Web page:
Contrast this with that wonderful programme Compass on the ABC, which recently featured a story about people’s resilience when bad things happen to them. The story traced the personal journeys of two quite different people… a woman who had been severely burned in a bushfire in the 1970s , and a young man who has recently broken his neck in an accident. The stories of how these two people fought the personal horror of what had happened and tapped into an inner strength were remarkable and inspiring in equal measure.

We have a lot of depressed, angry, violent and unhappy souls in our society if the tv, newspaper, and social media are any indication.

Closer to home, I was dumbfounded to see ‘twitters’ last week from a Local Government councillor in my community commenting that:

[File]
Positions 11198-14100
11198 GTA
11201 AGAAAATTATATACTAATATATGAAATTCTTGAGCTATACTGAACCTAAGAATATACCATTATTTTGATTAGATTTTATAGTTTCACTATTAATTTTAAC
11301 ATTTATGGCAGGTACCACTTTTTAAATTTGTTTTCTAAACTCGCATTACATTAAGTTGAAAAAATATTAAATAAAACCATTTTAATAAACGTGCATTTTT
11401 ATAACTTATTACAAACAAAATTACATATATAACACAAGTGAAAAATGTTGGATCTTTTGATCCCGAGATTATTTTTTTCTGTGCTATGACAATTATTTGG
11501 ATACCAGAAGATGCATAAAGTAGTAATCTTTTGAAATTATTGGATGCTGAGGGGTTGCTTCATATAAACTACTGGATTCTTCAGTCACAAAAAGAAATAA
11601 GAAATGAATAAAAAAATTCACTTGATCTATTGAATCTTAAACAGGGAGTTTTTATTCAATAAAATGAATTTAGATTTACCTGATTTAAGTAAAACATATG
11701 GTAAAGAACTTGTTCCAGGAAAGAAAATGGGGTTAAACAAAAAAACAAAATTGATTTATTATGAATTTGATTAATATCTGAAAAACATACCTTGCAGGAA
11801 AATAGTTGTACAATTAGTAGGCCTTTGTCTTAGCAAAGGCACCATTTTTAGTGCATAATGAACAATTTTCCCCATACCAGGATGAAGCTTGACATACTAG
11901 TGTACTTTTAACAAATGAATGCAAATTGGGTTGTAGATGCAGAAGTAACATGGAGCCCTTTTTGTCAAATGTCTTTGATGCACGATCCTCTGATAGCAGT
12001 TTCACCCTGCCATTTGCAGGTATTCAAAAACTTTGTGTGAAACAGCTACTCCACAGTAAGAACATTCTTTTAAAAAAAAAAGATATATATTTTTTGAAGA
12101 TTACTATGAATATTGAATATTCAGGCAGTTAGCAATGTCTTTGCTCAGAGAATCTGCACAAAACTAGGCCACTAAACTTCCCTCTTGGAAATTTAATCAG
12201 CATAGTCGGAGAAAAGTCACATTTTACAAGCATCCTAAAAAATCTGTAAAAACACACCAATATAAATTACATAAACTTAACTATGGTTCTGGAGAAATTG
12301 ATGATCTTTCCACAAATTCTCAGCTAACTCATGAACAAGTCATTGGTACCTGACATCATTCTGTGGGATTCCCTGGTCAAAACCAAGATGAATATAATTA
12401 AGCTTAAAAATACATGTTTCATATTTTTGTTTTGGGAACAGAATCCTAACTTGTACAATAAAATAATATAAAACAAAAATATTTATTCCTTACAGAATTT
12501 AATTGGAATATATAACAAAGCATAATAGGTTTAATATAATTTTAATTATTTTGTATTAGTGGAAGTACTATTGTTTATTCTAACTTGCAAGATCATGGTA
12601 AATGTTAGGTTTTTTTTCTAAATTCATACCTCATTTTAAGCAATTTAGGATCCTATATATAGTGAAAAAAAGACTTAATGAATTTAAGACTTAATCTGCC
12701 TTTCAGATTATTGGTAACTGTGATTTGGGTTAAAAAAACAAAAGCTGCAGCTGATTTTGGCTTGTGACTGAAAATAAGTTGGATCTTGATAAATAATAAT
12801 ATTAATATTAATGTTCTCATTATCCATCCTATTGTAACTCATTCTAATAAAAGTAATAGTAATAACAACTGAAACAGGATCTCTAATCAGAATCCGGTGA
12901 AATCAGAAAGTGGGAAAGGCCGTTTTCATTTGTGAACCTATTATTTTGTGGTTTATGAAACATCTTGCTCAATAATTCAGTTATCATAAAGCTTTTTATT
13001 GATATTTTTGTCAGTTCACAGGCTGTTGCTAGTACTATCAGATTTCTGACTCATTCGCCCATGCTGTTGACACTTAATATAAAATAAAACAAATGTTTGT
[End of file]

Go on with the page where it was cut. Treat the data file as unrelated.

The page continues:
1960’s copper wires do not provide enough speed to make porn interesting. I need NBN.

And also,

 ‘Real Solutions’ can be achieved by electing a Liberal Government or masturbating. I suspect some promises are the latter.


This man is often mentioning the school children he counsels as part of his employment, so I question his maturity in thinking that writing on social media about downloading porn and masturbating is at all humorous, or being a good role model to young people, or reflective of his community position as an elected Local Government councillor.

Children do learn what they live, and the onus is on our adult society to set the values for the kinds of adults we want them to grow up to be.

It’s also never too late to have a happy childhood… and set some new examples for ourselves to follow.

Tomorrow is RU OK? Day — a reminder to regularly ask ‘are you ok?’ of family and friends who might be going through a tough time.

Bad things are always going to happen to good people, no one escapes, but if we instill the right values in our children they’ll have a better chance of having that confidence, courage and resilience they’ll need to weather life’s storms, without becoming angry, violent, jealous, or spiteful.

If anything, I think we should be putting more family-friendly programming on our free-to-air TV.

Jan Smith